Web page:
For a taste of what you’ll hear on the 21st, check out “Bread Bakes in Heat” by Taylor Oddino (’17).
When I was twelve, I decided to dedicate my life to ballet: Ballet class, everyday, after school from three to nine, plus all-day Saturday. When I was 15, I auditioned for the Houston Ballet’s Ben Stevenson Academy in Texas. I was accepted and moved into the dorms at the University of St. Thomas in Houston. I danced six days a week from eight a.m. to 5 p.m., for seven weeks.
All my years of work came to be defined in a single rehearsal. It was a summer day in Houston, and I could feel the 110-degree heat radiating through the glass windows in a sixth-floor studio. It was a three-hour rehearsal. There were three different groups of dancers, and we rotated, so I only danced for a third of the three hours. We were strictly instructed to be standing when not dancing. God help the girl who decided to sit and stretch.
I stood in a corner of the massively spacious studio. The six-story facilities were brand new, and the walls smelled of fresh paint. The floor looked bare without scuffs. It was all too perfect. The barres felt too smooth beneath my sweaty palms.
It was late afternoon, and after dancing all day, I was expected to stand there in the corner. I already knew the choreography by heart, so there was nothing to keep my mind occupied. The complex part of the dance was maintaining our lines, which I found extremely difficult to practice on my own. The only thing left to focus on, apart from my growling tummy, was my feet.
They were screaming at me. That kind of blood-curdling scream that makes your shoulders rise, your muscles tense, and your eardrums throb with the most uncomfortable of pains. My feet were beyond swollen, puffing out of my pointe shoes like a batch of dough that had too much yeast. I will never forget that pain. I used the barre to lift myself up; anything to relieve the pressure.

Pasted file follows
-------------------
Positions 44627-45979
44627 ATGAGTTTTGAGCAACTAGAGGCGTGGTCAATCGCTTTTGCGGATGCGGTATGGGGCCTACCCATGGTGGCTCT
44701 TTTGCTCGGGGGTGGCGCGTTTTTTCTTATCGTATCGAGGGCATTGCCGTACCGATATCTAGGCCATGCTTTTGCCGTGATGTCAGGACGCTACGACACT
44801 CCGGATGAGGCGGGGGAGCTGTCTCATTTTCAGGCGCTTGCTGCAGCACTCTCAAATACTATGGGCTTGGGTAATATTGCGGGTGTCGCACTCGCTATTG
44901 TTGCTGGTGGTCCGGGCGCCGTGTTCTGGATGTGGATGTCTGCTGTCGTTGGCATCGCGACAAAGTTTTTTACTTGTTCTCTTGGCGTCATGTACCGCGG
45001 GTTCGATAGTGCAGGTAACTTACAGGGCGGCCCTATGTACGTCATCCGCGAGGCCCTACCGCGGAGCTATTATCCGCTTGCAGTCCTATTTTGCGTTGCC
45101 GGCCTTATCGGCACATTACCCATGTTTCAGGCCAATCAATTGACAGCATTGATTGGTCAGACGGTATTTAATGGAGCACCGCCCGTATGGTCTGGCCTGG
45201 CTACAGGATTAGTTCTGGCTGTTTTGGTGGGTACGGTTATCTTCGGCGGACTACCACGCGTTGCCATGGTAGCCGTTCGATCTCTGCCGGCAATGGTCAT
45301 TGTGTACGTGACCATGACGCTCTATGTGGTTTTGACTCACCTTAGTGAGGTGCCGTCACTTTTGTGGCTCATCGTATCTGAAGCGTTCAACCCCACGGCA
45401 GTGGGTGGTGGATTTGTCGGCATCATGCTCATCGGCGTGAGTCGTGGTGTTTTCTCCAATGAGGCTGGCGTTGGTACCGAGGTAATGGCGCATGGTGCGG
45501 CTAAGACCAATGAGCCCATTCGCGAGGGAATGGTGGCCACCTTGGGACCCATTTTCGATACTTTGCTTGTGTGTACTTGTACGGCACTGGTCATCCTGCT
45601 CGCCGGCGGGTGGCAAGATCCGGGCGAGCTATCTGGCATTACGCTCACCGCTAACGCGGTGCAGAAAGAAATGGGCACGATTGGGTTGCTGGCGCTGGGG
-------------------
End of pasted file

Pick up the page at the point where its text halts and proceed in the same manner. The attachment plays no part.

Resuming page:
The heat from the window, my empty stomach, the dizzying smell of paint, and the loaves of bread that I called feet. Something inside me was dying. I think it was my passion. When I took my shoes off after that God-forsaken rehearsal, I rested my chin on my knees and tenderly rubbed my bloody toes. My mom always said it looked like my feet had been through a meat grinder. I preferred a cheese grater analogy.
I came back to Washington and quit dancing six months later. I got a job, and a boyfriend. I became normal. I now teach at a local studio and I am a teacher in Whitworth’s dance ministry, Jubilation.
The passion that I have now is so different. I am so much more fulfilled. I can look into my future and know that I won’t have to worry about how having a baby might endanger my chances of being able to return to work. I don’t have to worry about my career ending at age 35.
I would do it all over again. I would not be who I am today without my dancing.
I started out like these, shiny and new. The sport broke me down to this, ragged and worn. I learned that some things aren’t worth pursuing. But most importantly, I learned that you have to remember to take your shoes off and breathe.
Taylor Ann Oddino was born in California and finds herself torn between the golden Promised Land of Cali and the enchanting forests of the Pacific Northwest. She has lived in Spokane since she was a little girl and decided to study journalism, communications, and French at Whitworth University. In her spare time, she teaches dance, practices yoga, cheers for the Seahawks, and spends time with her lovely family and friends.